As you can see, this is more than what my Macbook Air (gen 1) is capable of. Yet, while testing with the 6-Core 3.8GHz desktop, we did not see a noticeable difference in image quality. According to speedtest.net. our Internet speed is 30Mbps/7.5Mbps
I wanted to point out that modern Logitech webcams work very well with the default Windows USB camera drivers. These days, most of the work is done inside the camera anyway, so I don’t need to install any software that came with the CD. These are “Extras” that may be useful, but they are not mandatory.
The Logitech HD Pro Webcam C920 is a great webcam, which I warmly recommend to video-call enthusiasts. If you want to take a look in relation to pricing, here is the layout of the land: on Amazon, the C920 Costs $90, the C910 goes for $64 and the Quickcam Pro 9000 for $50. It is clear to me that for $14 more, you should get the C910 as it has better color reproduction and image quality. If you have a small laptop, or call in a Window, this is more than enough.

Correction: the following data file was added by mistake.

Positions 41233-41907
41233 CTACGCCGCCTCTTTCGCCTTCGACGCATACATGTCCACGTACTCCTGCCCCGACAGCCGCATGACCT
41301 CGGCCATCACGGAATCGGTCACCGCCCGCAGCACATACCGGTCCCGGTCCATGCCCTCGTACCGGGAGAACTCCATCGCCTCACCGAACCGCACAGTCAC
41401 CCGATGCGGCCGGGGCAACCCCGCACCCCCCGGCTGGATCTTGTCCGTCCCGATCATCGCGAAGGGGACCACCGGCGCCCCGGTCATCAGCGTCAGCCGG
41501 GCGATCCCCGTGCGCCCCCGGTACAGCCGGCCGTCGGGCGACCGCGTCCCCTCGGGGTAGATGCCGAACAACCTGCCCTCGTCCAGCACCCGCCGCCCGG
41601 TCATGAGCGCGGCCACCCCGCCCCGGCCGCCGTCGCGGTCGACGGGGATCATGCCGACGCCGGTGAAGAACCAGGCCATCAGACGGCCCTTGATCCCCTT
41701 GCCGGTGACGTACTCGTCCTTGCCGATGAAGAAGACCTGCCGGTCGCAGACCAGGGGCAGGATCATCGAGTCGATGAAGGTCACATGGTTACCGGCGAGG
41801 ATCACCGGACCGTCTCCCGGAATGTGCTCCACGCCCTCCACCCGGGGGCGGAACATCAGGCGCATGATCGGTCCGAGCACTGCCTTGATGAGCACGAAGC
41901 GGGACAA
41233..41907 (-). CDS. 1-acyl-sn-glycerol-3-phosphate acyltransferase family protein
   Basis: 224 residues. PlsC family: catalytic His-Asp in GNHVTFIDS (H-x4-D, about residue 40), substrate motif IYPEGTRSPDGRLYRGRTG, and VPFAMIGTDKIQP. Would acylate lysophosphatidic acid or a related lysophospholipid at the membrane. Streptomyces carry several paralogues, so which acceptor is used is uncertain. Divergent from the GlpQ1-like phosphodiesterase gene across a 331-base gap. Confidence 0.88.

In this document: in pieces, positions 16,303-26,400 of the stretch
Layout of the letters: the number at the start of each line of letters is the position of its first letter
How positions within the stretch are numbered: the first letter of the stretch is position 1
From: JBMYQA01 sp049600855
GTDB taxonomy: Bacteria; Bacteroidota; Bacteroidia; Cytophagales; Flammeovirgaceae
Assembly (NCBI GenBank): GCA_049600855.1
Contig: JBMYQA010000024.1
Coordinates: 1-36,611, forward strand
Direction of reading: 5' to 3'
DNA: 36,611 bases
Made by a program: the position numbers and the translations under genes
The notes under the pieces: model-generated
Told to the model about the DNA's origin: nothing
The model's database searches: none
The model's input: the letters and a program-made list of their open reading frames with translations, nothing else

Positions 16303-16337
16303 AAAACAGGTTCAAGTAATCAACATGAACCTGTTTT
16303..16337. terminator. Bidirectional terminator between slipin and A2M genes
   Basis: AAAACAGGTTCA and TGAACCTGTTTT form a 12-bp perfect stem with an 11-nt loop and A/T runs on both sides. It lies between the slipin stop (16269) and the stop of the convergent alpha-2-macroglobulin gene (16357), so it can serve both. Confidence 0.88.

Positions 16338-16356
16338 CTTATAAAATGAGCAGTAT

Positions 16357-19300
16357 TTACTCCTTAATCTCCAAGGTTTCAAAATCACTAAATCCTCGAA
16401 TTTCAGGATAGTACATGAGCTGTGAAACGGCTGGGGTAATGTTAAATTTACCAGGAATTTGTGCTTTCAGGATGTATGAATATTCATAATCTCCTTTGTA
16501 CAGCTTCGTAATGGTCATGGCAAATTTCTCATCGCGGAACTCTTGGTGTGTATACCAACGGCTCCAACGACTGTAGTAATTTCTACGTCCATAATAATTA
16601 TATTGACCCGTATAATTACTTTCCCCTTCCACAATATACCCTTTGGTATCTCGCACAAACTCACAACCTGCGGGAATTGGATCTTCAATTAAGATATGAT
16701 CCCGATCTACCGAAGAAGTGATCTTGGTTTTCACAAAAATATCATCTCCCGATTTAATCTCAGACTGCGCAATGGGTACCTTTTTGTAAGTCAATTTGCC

Video-call enthusiasts should take a good look at the Logitech HD Pro Webcam C920 as it offers noticeably better image quality, and Logitech did not crank up the “sharpening” filter on that one, so the picture looks more natural. Honestly, I haven’t looked at webcam pricing for a while, and I was surprised that the C920 was already a $90 webcam.
If you have question about something that wasn’t covered, leave a comment, and I will try to address it as soon as I can. I hope that this review gave you a good overview of the Logitech HD Pro Webcam C920.
H.264 HW encoding for faster, smoother HD experiences
Carl Zeiss optics with premium 20-step AutoFocus
Full HD 1080p video calling on Skype
Full HD 1080p recordings and Fast upload to Facebook, Tweeter and YouTube
High quality dual mic for stereo audio
Tripod ready base
Official home page